In A Kidney Dish
Seventeen months and six days ago,
with practice that could only be attached
to a pair of nitrile gloves,
they pulled apart generations of stratified tissue,
classified the human from the mammal
and presented the results on a stainless steel tray.
You’re fifteen, you’re trembling. The only working street light flickers and omits an ominous orange glow. Everything else is dark–the night, the thoughts in your head, the gun in your hand. The car slows as you approach the corner. There they are, Uncle Joe whispers, tonight you become a man.Continue reading “Bar Mitzvah by Brett Dixon”
The blood I scrub from the inside of my underwear is not the same as the blood I wipe from my mouth, not the same blood my mother lost when laboring over my birth, not what spilled from my grandmother’s head when her stepfather split it open for scrubbing a floor wrong. Not the same, but close.Continue reading “On Blood by Kaylie Padgett”
Burn the Bloodstream
How can an odorless, yellow pill bring harm?
Every time you say no to food, you say yes to thin.
One felt good so she took another,
Eat clean, look lean.
not knowing two were an overdose.
Greasy fries or skinny thighs?Continue reading “Burn the Bloodstream by Emma Lee”
It was her first period for three months. Sitting on the lav with her knickers around her ankles and her knees falling apart, Mihaela saw the new slimness in her bare legs and grimaced. She thought of all the meals she’d missed since the promotion—the rushed breakfasts, the uneaten sandwiches, the insubstantial dinners—and how quickly it had become a matter of finding not the time but the inclination. Now she ate as irregularly and as little as she slept. No wonder her periods had stopped.Continue reading “Blood Magic by Natasha C. Calder”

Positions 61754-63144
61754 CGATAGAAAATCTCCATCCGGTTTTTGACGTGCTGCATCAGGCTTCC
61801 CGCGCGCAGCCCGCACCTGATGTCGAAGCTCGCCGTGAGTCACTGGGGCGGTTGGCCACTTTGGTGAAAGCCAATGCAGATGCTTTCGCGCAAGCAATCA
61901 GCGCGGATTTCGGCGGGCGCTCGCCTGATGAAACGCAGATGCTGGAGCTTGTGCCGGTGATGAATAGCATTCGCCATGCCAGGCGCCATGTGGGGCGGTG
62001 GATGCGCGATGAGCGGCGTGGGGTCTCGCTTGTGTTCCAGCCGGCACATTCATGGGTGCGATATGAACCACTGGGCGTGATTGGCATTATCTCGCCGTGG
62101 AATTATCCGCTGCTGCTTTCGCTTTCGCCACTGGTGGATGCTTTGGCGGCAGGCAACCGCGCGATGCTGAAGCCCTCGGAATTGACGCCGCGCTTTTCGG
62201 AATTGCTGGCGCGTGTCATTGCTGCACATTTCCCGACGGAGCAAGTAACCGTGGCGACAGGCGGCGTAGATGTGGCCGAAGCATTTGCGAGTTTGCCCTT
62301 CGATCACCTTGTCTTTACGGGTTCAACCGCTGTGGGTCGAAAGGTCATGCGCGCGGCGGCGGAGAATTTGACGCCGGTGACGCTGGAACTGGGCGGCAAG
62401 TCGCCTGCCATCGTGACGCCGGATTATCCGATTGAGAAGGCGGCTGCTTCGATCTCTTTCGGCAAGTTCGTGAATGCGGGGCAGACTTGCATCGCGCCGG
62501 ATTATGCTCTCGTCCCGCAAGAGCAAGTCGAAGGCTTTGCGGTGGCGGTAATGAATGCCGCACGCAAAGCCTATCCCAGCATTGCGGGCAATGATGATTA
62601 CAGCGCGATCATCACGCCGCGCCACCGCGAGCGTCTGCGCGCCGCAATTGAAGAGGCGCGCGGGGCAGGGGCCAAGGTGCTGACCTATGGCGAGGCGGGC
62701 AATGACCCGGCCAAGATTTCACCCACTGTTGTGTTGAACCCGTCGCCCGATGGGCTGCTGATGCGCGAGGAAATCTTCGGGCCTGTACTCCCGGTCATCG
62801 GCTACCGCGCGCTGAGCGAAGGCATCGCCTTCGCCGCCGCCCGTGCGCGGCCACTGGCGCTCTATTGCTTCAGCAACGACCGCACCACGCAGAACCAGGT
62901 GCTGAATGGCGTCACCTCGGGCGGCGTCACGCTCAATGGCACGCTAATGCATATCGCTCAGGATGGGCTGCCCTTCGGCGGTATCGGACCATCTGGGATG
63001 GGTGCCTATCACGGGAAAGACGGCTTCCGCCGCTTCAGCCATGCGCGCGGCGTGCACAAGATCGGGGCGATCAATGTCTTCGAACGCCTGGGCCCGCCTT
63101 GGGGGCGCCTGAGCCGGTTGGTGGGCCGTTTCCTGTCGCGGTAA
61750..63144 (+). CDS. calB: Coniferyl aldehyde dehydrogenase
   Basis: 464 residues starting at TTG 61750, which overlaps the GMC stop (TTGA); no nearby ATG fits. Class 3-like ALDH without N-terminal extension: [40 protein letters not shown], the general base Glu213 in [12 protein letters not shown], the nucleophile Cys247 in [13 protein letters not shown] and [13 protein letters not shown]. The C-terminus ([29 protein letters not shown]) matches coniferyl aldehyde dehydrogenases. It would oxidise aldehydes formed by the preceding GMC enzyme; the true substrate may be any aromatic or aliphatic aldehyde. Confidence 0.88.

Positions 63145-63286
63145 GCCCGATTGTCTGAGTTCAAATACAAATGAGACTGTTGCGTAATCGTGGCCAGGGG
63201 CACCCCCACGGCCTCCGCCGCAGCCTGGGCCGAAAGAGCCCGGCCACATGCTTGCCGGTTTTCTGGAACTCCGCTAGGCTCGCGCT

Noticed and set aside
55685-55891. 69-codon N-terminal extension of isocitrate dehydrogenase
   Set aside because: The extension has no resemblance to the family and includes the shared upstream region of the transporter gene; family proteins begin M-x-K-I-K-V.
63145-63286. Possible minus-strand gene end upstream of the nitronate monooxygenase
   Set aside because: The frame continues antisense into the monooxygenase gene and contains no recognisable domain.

The Last Time It Bled
the last time I bled was when I stood on glass
the worst time I bled was when they put the scissors in my vaginaContinue reading “The Last Time It Bled by Emma SzH”
DISEASES OF THE BLOOD
5q- syndrome, Aagenaes syndrome, Abdominal aortic aneurysm, Abetalipoproteinemia, Acatalasemia, Aceruloplasminemia, Acquired agranulocytosis, Acquired hemophilia […]Continue reading “DISEASES OF THE BLOOD by Louis Armand”
Maxime Berclaz is a first year candidate for an M.F.A. in Poetry at the University of Notre Dame and an Editorial Intern at Action Books. He has been published in Poems for Freedom, an anthology of poems put together in support of the anarchist bookstore Freedom after its firebombing, has a poem forthcoming in Deluge and has also had reviews in Pank and Tarpaulin Sky. Tweets at https://twitter.com/bava_mario & Action Books
“…It’s mostly that album A Love Supreme. It feels sacred to me. I had a friend once tell me A Love Supreme is convincing evidence for the existence of God. And that’s really stuck in my head ’cause it’s a little bit true to me.” – John Green, in conversation with Ashley Ford and Kelly Stacy
As if the hands that built this were not so terribly human.
As if the stones are not the slightest bit uneven.
As if there is a waterfall somewhere that could kill this song.
As if the call of a bird is grander than all of the laughter we found.
Look, the stars are shimmering – their masses are exploding with joy. Continue reading “Umang Kalra: Sacred You & Me & My GF Will Change The World”
Otherwise on waking :: something about :: the top of the hill :: honeysuckle conferring in the breeze :: where she climbed her first tree :: where in a potentially sooner rather than later :: but distant nonetheless :: future :: she wanted her ashes to pollute :: spore :: the Original One had scoured the same spot weeks earlier :: failing to find the tree :: no Continue reading “Lotte L.S. : Over-Mind”